Monday Book Review: Darragha Foster’s Harvest of Change


Today I’m reviewing Darragha Foster’s Harvest of Change. This one is for all you people who ask for recommendations for shorter reads, which I don’t always get into. First, I’d like to say that I received this as an advanced reading copy for a fair review. It’s a nice length fantasy novella sitting at 58 pages. Wow. I was twisted around by this read, completely surprised by it. In these slim pages the author packs in quite a bit. First thing first, there are a couple of warnings for the story—there’s some violence (complete with blood) and religious extremists (it’s a fantasy setting). All in all I really liked it because it was something different, not a trope at all as far as I can see, in a landscape of reads that sometimes falls into predictability. Even when I love that predictability (I have my favorite tropetastic reads), it’s nice to have a breath of fresh air.

Let’s take a look at the blurb.

Judah El-Bara wants to do what’s right for family and faith. But, this means being the sacrificial bridegroom to the Harvest Goddess, and Judah can never love a woman. The passion in Judah’s heart burns only for one man. What will happen if Judah follows his heart? Will the Harvest Goddess take her revenge, or will love be the path that changes tradition? Author Darragha Foster spins a magical tale in Harvest of Change, a welcome addition to your romance library.

Judah Hayaam “Hay” El-Bara is a marked man born with the nevus of the Harvest Goddess. It makes him special but also portends his doom. He is destined be her husband, the seed to her soil, and it will more than likely kill him. He wants to do what’s right—for his family and for the faith to which he no longer subscribes. But he has no sexual interest in women—goddess or not. Beck Nazari shows him doing the wrong thing is way more fun and important. Will his relationship with Beck cause the sky to fall and burn because the bridegroom loves another man? Or will the gender-fluid goddess kiss away tradition-born fears and help usher in a new era? Either way, change is coming as surely as winter never fails to turn into spring. And most folks are uncomfortable with change.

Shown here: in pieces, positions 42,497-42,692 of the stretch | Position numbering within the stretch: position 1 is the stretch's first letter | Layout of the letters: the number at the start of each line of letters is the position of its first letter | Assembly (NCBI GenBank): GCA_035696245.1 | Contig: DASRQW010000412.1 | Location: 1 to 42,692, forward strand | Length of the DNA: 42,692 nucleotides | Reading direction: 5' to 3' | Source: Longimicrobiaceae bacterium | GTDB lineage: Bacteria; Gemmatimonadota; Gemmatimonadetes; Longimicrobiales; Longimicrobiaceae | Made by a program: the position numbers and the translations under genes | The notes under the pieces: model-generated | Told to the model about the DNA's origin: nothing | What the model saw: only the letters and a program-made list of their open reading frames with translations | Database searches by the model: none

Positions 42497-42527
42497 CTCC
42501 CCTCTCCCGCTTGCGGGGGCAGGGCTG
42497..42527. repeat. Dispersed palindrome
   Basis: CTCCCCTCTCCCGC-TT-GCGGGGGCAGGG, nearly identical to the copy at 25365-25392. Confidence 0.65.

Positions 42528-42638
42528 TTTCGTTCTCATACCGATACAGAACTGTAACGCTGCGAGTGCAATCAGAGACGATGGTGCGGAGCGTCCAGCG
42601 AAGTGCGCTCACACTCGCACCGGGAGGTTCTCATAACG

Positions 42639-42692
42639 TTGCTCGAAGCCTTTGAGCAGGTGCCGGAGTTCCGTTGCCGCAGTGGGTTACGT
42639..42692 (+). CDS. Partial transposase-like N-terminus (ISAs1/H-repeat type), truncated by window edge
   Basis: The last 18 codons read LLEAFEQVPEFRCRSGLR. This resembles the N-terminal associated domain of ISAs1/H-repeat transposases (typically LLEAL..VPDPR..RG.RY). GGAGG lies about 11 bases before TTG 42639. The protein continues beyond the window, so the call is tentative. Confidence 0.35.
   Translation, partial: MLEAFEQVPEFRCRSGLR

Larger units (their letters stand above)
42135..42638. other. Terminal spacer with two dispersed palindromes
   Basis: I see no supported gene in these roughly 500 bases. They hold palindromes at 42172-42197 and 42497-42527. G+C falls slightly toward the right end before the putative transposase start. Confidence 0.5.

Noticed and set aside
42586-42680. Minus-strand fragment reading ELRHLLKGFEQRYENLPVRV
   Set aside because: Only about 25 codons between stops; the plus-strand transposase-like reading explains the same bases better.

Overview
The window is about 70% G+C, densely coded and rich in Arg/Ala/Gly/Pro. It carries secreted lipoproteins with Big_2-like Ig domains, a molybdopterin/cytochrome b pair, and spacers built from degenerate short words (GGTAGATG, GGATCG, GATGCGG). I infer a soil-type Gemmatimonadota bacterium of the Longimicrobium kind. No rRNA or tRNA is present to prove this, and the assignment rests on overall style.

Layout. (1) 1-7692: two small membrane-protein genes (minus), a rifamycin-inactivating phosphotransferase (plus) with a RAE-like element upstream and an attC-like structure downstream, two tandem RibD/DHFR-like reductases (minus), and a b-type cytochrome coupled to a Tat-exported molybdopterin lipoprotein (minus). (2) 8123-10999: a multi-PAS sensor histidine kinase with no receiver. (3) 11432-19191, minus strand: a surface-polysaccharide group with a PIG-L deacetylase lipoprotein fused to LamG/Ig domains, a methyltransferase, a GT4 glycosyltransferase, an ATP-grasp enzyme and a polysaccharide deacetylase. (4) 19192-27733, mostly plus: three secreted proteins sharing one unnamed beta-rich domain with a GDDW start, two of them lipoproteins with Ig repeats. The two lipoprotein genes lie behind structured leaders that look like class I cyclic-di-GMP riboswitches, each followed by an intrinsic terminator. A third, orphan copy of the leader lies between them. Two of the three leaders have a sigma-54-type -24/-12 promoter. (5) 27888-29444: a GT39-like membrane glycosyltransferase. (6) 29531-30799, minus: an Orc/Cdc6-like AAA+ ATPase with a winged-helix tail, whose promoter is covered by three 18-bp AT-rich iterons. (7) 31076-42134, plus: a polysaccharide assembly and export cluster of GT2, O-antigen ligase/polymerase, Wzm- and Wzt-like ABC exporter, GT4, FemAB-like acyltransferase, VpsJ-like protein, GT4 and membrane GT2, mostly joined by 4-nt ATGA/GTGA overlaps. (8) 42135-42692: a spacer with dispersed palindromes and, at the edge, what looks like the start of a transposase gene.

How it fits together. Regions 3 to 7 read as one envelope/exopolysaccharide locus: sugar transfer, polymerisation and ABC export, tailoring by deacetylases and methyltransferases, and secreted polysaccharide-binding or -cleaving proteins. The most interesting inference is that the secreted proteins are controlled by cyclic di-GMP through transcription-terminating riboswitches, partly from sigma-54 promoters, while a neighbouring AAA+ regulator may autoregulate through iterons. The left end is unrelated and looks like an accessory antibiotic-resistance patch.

Here is the sample.

The Good:

One thing I always love, especially from short stories, is when the author starts us off with a bang, as it were. With a novella you don’t always have time to mess around getting to “the good stuff” because you’re trying to tell an entire story in fewer pages than a novel. This book tends more toward erotic romance than straight up romance, even though the gooshy good feeling is definitely there. The story is done in such a way that I really enjoy the flash of heat.

Hay is a virgin. Yes, I said it. It’s one of those stories, but it’s really not in some ways. We get some sexual exploration, but we also get fast and fierce sex with this book. I enjoy the way the sex is written too, enough detail and grit that it makes for a serious face flushing read in between deep thoughts.

The prose in this story was a little on the flowery side, but I enjoyed it because it fit the tone of the fantasy setting extremely well and did a good job of taking me to a place I don’t usually go when I’m reading male romance. It reminded me a lot of the tone of Amy Lane’s Truth in the Dark.

The Interesting and Unusual: